Do your managers routinely self-report control issues or do they still have the 'let's wait and see if the audit team finds it' attitude?
The constant change affecting businesses, their objectives and the overall work environment has weakened operational management's effectiveness at defending against risk. Relentless business change has often left middle management too distracted and exhausted to effectively enforce policies, adapt controls or respond to new risks that could ultimately undermine not just their performance, but that of the company as well.
As a result, management frequently fails to act as an effective first line of defence. Worse, some might deliberately avoid disclosing known risk issues and instead wait to see if Internal Audit is able to find the management control failings.
Within this context, it's no surprise that management is often unwilling or unable to communicate risk. In fact, CEB research shows that self-reporting rates are extremely low across industries, with an average of only 6.2% of total control issues being self-reported by management.
Because management often has the best understanding of risk and control issues in their business, it's vital that they be encouraged or required to proactively report them. After all, the increased likelihood of risk and control issues being trapped in the organisation can undermine the Internal Audit team and the assurance they provide to the audit committee - not to mention the disastrous implications it can have for the company.
As such, self-reporting is quickly becoming a key priority for many Internal Audit teams across the globe. As one chief auditor of a global financial services company recently told us, "historically, the business adopted a 'let's wait and see if the audit group finds it' attitude toward reporting issues. However, in this new environment, we want everyone to act as risk managers on behalf of the firm."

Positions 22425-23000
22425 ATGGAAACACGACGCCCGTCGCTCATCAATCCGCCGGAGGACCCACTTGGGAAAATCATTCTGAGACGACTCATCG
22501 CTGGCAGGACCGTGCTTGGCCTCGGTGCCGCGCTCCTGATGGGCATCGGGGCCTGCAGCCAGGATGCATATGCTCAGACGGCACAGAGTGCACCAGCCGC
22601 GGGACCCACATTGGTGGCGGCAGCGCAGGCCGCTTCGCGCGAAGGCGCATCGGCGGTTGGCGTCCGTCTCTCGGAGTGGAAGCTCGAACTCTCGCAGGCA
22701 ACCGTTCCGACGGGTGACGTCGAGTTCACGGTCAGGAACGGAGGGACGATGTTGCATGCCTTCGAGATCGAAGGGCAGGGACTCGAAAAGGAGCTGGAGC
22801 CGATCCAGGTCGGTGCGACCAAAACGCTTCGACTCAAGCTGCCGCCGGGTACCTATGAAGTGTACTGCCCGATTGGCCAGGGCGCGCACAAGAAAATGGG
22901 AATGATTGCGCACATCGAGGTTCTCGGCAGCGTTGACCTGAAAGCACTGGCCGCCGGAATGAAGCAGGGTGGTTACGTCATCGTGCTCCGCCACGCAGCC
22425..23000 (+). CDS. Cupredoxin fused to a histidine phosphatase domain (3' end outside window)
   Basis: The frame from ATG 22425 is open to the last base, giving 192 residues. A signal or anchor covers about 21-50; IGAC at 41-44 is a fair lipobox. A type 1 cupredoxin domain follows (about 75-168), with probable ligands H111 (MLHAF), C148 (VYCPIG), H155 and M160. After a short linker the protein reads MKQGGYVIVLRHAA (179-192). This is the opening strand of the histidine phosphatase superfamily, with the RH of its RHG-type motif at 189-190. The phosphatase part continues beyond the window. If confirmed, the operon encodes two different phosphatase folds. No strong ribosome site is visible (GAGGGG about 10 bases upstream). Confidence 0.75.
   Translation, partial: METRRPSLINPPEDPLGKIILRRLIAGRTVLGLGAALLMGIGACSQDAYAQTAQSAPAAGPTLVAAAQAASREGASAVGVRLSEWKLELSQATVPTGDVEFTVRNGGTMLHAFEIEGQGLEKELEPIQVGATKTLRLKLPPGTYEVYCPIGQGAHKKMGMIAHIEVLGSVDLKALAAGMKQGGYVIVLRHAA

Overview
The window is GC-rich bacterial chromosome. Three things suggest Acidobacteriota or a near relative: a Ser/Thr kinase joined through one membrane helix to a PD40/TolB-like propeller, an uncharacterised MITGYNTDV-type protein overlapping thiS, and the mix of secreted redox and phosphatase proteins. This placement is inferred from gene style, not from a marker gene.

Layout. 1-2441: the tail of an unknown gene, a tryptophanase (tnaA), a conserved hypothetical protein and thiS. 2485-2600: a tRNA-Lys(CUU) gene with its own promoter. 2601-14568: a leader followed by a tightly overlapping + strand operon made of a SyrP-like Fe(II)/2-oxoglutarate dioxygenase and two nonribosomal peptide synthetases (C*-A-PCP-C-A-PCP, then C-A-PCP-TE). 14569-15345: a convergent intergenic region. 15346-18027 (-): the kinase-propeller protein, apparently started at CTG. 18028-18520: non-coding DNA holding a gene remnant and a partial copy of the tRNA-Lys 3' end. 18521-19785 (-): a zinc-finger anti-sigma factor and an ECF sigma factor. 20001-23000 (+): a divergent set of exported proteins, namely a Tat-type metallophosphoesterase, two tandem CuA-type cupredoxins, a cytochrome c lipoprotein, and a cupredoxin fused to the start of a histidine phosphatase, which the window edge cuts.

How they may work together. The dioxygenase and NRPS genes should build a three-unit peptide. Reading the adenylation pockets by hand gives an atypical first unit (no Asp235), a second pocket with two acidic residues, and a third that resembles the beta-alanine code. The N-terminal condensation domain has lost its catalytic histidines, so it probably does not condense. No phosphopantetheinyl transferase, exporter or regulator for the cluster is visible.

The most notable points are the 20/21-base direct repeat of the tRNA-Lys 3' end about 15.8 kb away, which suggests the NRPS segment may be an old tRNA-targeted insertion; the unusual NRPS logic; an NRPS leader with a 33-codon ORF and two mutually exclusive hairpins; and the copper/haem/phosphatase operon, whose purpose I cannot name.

It's this type of proactive mind-set that is critical to effectively mitigate risk. Close collaboration between Internal Audit and management - to identify the risk and control issues that matter most and to develop an effective remediation strategy - can significantly improve overall risk management effectiveness. So, how can we encourage better collaboration between these two functions?
Companies need to establish a clear process for self-reporting by management and a supportive culture that sees self-reporting as a required activity and, more importantly, as a sign of manager strength not weakness. To foster a management mind-set that embraces the importance of proactively identifying and resolving risk and control issues, Internal Audit teams should embrace the following:
1. Gauge Readiness: Recognising the competing demands placed on the first line of defence, determine whether your organisation is prepared, both operationally and culturally, to adopt an enterprise-wide management self-reporting system.
2. Highlight the Benefits: Educate management on the business benefits of self-reporting control issues and clarify their roles and responsibilities.
3. Make Things Easy: Develop reporting tools that minimise the effort required of managers such as offering reporting through a Risk & Control Self-Assessment process.
4. Make It Engaging: Involve senior management in an awareness campaign about the importance of promptly and fully self-identifying and reporting issues.
5. Encourage Year-Round Involvement: Capture self-reported issues during the audit process as well as those outside of traditional procedures and ensure that they are promptly reported upwards.
6. Provide Useful Guidance: Create clear criteria for effective self-reporting, including what defines an issue that merits self-reporting, how much the issue needs to be investigated before reporting and how detailed the proposed remediation plan should be.
7. Understand What's Important: Use self-reported control issues to make audit engagements more focused and efficient, and avoid time wasted identifying control issues already known by management.
8. Rate & Report Management Effectiveness: Evaluate line management on the effectiveness of their self-reporting activities and incorporate that rating into audit reporting for senior management.
9. Establish Incentives: Collaborate with HR to design incentives that encourage more timely and accurate self-reporting of material issues.
10. Leverage Existing Protocols: Train auditors to encourage management self-reporting throughout their audit engagements and leverage any existing mechanisms like Health & Safety processes or Six Sigma protocols.
Although developing a self-reporting program significantly benefits assurance and the business, the process for developing such an approach is not easy. Internal Audit must methodically evaluate management's readiness to self-report, enable self-reporting across the organisation, incorporate self-reporting into audit workflows, and sustain a culture of self-reporting throughout the organisation.
Join the discussion on self-reporting and let us know your thoughts by leaving a comment below.
Ian Beale is a senior director in CEB's Legal, Risk, Audit and Compliance practice, based in London. Read our "Risk Intelligence Quarterly," which is focused on how to manage enterprise-wide risks such as self-reporting here.